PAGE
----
Novak Djokovic can heave a sigh of relief. The Serbians, without the world’s no.1 player, looked vulnerable even against the weak Indian team, which has strength only in doubles matches. The Serbians pulled off the much required win in the world-group play-off tie, the last match of which could be completed only on Monday. With India being relegated to the Asia/Oceania zone in the 2015 season, it will be like starting all over again. But the Bangalore tie had its moments, especially in the first reverse singles on Sunday evening, when Somdev Devvarman pulled off a five-set victory against Dusan Lajovic to leave Yuki Bhambri with an arduous task of beating Filip Kranjinovic in the deciding singles match. But Bhambri failed and so did India. The result means that India will now again fight it out in Asia/Oceania zone in the 2015 season.
For some years now, tennis culture in India has been motivated by two veterans; Leander Paes and Mahesh Bhupathy with Rohan Bopanna joining the bandwagon lately. The current breed of youngsters have their eyes fixated on monetary gains, accruing from participation in doubles, where qualifying is easier. The offshoot of such thinking has the dangerous portents of Indians not taking the singles matches with any degree of seriousness. India’s no.1 player is ranked 144th in the world and couldn’t even qualify in the recently concluded US open. On the other hand, several pairs of tennis players are able to enter the doubles tournaments, where even the early round victories can make money for them. Paes, Bhupathy, Bopanna and Bhambri are only playing doubles and watching them reap riches, the younger lot can only emulate them. In women’s circuit, Sania Mirza has also stopped competing in singles but has a formidable presence in doubles in WTA tournaments. Somdev is the lone Indian playing in singles but he is already nearing 30. Unless something is done soon, the tennis scene in India will be similar to that exists in Pakistan, Bangladesh and Sri Lanka; a far cry from the days of Krishnans, Vijay Amritraj and the early years of Paes and Bhupathy.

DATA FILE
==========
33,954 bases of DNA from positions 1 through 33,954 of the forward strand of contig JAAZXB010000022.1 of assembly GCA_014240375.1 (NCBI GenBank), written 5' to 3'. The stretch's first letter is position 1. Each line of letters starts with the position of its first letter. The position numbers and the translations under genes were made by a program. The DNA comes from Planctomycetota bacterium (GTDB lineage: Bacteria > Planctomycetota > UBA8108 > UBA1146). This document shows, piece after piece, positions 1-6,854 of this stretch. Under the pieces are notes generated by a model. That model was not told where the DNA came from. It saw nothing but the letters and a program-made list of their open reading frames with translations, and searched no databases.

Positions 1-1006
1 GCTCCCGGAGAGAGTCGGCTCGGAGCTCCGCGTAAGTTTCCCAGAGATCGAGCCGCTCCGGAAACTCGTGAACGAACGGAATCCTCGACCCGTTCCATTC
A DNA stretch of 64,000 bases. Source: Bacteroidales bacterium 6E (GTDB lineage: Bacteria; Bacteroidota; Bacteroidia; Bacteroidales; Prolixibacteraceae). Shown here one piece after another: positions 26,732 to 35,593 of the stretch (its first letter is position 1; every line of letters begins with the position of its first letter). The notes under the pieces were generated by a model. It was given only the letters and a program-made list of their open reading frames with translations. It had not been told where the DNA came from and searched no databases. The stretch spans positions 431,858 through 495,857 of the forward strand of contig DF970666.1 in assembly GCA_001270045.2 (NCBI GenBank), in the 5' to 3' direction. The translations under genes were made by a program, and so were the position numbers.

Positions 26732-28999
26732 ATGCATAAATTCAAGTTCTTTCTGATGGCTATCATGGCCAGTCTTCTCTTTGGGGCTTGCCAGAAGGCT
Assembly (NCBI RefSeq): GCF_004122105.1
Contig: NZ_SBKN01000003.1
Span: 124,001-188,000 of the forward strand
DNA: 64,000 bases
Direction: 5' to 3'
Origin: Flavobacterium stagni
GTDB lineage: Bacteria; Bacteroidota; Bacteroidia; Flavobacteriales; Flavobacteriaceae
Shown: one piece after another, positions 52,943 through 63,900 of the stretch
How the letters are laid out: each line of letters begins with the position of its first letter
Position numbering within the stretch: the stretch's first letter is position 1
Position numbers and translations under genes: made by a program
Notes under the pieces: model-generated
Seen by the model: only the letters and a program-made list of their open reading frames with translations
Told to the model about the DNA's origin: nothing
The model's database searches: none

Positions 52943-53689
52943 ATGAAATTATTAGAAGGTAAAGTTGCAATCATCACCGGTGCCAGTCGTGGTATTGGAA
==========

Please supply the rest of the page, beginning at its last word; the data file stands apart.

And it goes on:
In the Serbia-India tie, the first day belonged to Serbia as they took a vital 2-0 lead, winning both singles. World no.61 Dusan Lajovic defeated Yuki Bhambri 7-5, 6-2, 6-3 in the first match and despite Somdev stretching world no. 107 Filip Kranjinovic to four sets in the second singles, he lost the match 2-6, 3-6, 6-4, 1-6. In the doubles match next day, Paes and Bopanna beat Ilija Bozoljac and Nenad Zimonjic 1-6, 6-7, 6-3, 6-3, 8-6. With their high doubles ATP ranking, it was surprising why the Indians took five sets for victory. But India benefitted and needed to win both the reverse singles to turn the tables on Serbia in Sunday’s matches. Somdev did India proud as he fought valiantly against Dusan Lajovic. Much to the delight of the Bangalore crowd, Somdev’s 1-6, 6-4, 4-6, 6-3, 6-2 victory brought India to within one match for chance to enter the World Group. The second match was interrupted due to rains and could only be completed on Monday. Expectations ran high as Yuki Bhambri took to court against Kranjinovic. Ranked 153 in the world, Bhambri was no match for the Serbian, who himself does not rank highly in his own country. In a straight set win Kranjinovic easily disposed of the erring Bhambri 6-3, 6-4, 6-4. Committing 66 unforced errors to Kranjinovic’s 38, Bhambri killed his own cause as India lost the tie 2-3.
When the Serbians arrived in India, they were branded inexperienced. This perception raised the Indian hopes of upsetting the nation that is ranked No.2 in the world. But hoping alone is not enough unless the possibility could be translated to one’s advantage. That didn’t happen as the Serbs went home with the victory in their bag, leaving the Indians only with a solace of taking the tie to its last singles match.
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